In a little over an hour I’m going to head out and jump in some puddles wearing the fabulous wellies – I’m super excited. I’m just hoping that the very heavy rucksack I’ll be carrying won’t hinder my jumping ability.

Yes, I’m off camping again and this time the weather’s not playing ball. It’s raining in London and has been for days – with awesome vigour. However, my sister rang earlier (a lot earlier – it woke me up) to inform me that the sun’s shining in the shire and all will be well. But, the rain does at least mean I’ll look slightly less foolish wearing my wellies to travel in. [Golden rule of packing: wear your heaviest shoes to travel in.]

I’m not given to wearing practical clothing, as I think I’ve mentioned before. To be honest, I consider anoraks dorky clothing to wear in the city – best left to tourists and the middle aged – and prefer an umbrella to a hood. For some reason, manly men can pull off the ‘I’m just off on a hike’ look in an urban context, but women can’t. But in a field, amongst tents, I’m all for practicality – so the kag in a bag is packed, although as I write, I realise that its red hue clashes with my purple footwear. Ho hum…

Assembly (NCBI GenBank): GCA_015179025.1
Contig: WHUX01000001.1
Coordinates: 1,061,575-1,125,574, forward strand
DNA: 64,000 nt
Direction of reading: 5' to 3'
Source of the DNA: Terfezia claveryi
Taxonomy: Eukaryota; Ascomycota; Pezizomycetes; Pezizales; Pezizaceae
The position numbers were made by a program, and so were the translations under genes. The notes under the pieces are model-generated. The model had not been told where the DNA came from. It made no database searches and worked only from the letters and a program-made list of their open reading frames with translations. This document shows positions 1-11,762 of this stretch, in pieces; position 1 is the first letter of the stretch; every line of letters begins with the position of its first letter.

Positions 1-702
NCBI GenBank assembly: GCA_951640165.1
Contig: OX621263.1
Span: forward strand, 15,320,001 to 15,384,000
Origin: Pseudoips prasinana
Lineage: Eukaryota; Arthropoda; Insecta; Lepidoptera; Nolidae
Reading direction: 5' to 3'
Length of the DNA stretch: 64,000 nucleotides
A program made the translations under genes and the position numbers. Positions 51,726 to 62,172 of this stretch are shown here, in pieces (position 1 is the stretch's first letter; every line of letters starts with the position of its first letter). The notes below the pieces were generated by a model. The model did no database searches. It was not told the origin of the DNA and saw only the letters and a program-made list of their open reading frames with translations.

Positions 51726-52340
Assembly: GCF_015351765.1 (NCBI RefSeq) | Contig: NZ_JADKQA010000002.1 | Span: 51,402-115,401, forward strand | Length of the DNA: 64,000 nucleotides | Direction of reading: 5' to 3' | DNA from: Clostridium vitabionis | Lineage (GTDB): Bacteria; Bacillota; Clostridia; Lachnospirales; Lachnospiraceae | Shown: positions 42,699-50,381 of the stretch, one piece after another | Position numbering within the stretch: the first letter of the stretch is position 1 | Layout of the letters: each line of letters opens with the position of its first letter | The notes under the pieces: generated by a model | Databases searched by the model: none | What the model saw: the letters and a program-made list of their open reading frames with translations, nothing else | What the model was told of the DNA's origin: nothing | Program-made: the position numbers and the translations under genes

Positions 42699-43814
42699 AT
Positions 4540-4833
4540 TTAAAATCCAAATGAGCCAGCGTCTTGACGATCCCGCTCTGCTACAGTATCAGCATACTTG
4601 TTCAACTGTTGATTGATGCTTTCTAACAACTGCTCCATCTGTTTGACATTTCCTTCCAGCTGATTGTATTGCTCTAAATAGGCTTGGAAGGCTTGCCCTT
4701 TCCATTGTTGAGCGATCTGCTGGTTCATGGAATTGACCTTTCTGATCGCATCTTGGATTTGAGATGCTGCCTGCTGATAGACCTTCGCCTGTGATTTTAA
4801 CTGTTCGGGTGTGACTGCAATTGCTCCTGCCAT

It’s been practically autumnal the last couple of days, thanks to the rain and near gale-force winds – so much so that I resorted to tights and boots yesterday (in August!!). However, it made me happy because the tights in question are very special and provide me with a Friday Fun tip for you. (Though I realise that only certain readers will be interested in attractive, cosy tights, unless you’re of a male persuasion and find hosiery a little kinky…)

Aubin & Wills is a ridiculous store. It’s the upmarket brother of ‘university outfitters’ Jack Wills (beloved of teenagers in the Home Counties) and a place where I can ill-afford to shop, even in the sales. However, it’s one of C’s favourite places to window shop and there’s one near work, so I pop in sporadically to stroke cashmere sweaters.

On a recent trip I discovered something I could afford – tights, reduced from £29 to £7, a total bargain. [To explain to the men-folk: good tights are costly – though I draw the line at paying £29 for them.] I purchased one attractive purple pair which were worn yesterday and were so lovely that I went out at lunch to buy more. The good news is that there are still plenty of them online, should you not exist in the vicinity of a store. Colourful tights? What’s not to like?